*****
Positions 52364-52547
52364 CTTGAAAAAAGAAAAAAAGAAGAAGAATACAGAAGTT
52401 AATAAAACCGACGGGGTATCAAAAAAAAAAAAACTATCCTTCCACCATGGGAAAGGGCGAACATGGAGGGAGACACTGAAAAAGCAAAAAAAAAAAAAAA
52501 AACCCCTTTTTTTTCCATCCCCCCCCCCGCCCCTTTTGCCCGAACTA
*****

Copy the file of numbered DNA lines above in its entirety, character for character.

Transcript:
Positions 52364-52547
52364 CTTGAAAAAAGAAAAAAAGAAGAAGAATACAGAAGTT
52401 AATAAAACCGACGGGGTATCAAAAAAAAAAAAACTATCCTTCCACCATGGGAAAGGGCGAACATGGAGGGAGACACTGAAAAAGCAAAAAAAAAAAAAAA
52501 AACCCCTTTTTTTTCCATCCCCCCCCCCGCCCCTTTTGCCCGAACTA